Pat Henry of Roses Unlimited in Laurens, South Carolina is another wonderful source of information and inspiration. She believes there are roses for every garden, but that one size does not fit all. She has given me excellent guidance over the years, and I have taken her advice and will be adding two Lion’s Fairy Tale roses to my little patch this spring.

I also plan to visit her garden and will likely come home with more than the two Kordes plants. Take a look at the Roses Unlimited website to see the amazing selection of plants she has available.

My dear friend Cydney Wade is the owner of Rose Petals Nursery in Newberry, Florida – a wonderful source for antique, heirloom and  Earthkind roses. They also have a five-acre display garden where you will marvel at her collection of gorgeous old fashioned roses.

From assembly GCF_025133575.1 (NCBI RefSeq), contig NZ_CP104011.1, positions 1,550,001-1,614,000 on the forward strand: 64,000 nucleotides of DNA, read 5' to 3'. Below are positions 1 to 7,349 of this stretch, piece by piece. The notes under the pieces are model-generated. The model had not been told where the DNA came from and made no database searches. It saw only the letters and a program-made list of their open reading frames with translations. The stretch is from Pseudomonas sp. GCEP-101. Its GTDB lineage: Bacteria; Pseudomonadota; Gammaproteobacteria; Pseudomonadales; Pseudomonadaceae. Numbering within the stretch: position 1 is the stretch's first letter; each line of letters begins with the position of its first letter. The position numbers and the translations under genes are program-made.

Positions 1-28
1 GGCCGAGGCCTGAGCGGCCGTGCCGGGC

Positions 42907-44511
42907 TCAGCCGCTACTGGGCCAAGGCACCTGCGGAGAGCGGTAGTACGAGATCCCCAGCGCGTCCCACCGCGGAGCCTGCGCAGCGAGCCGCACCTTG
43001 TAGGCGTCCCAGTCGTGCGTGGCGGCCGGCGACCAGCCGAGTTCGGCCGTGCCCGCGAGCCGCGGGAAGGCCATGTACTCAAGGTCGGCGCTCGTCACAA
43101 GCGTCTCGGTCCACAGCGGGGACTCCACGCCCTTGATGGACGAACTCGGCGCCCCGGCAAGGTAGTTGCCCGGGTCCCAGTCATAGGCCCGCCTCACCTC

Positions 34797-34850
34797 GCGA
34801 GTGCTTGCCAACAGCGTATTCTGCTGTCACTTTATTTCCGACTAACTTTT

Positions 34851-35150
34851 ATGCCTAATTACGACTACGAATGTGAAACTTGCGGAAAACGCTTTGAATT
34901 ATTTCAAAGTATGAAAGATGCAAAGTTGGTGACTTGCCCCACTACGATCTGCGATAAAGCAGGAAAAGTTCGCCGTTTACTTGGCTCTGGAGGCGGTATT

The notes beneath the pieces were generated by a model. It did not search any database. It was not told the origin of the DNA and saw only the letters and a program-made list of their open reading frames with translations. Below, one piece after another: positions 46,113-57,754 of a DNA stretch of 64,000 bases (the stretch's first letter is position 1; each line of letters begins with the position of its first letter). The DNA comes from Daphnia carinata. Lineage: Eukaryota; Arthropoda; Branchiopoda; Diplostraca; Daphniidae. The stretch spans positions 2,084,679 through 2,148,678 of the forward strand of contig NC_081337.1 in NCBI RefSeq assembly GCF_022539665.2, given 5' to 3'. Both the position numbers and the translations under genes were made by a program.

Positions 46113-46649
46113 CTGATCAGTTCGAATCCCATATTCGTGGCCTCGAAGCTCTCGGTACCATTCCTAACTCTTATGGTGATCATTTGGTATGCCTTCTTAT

Pink Pet
I will be doing a complete posting on Old Garden Roses soon. With Cydney's expertise, we'll be able to identify the best OGRs on each class and the right zones for her historic beauties. In the meantime, she recommends Old Blush, Louis Philippe, Pink Pet and Perle d'Or as some of the hardiest varieties.

Of course need I mention David Austin English Roses as another of my go to faves? I have been ordering from them since the mid-90’s and have never been disappointed.
Heathcliff

So now that the catalogues have come and the websites have been scoured, I am making my list and checking it twice. As far as roses, I am expecting Fighting Temeraire, Boscobel, The Lark Ascending and Heathcliff (among others!) in early April.

New perennials on the way include Centranthus ruber, Speedwell and a yellow nandina.

Speedwell
I’d love to hear about your favorite gardening catalogues, as well as your ordering success and horror stories.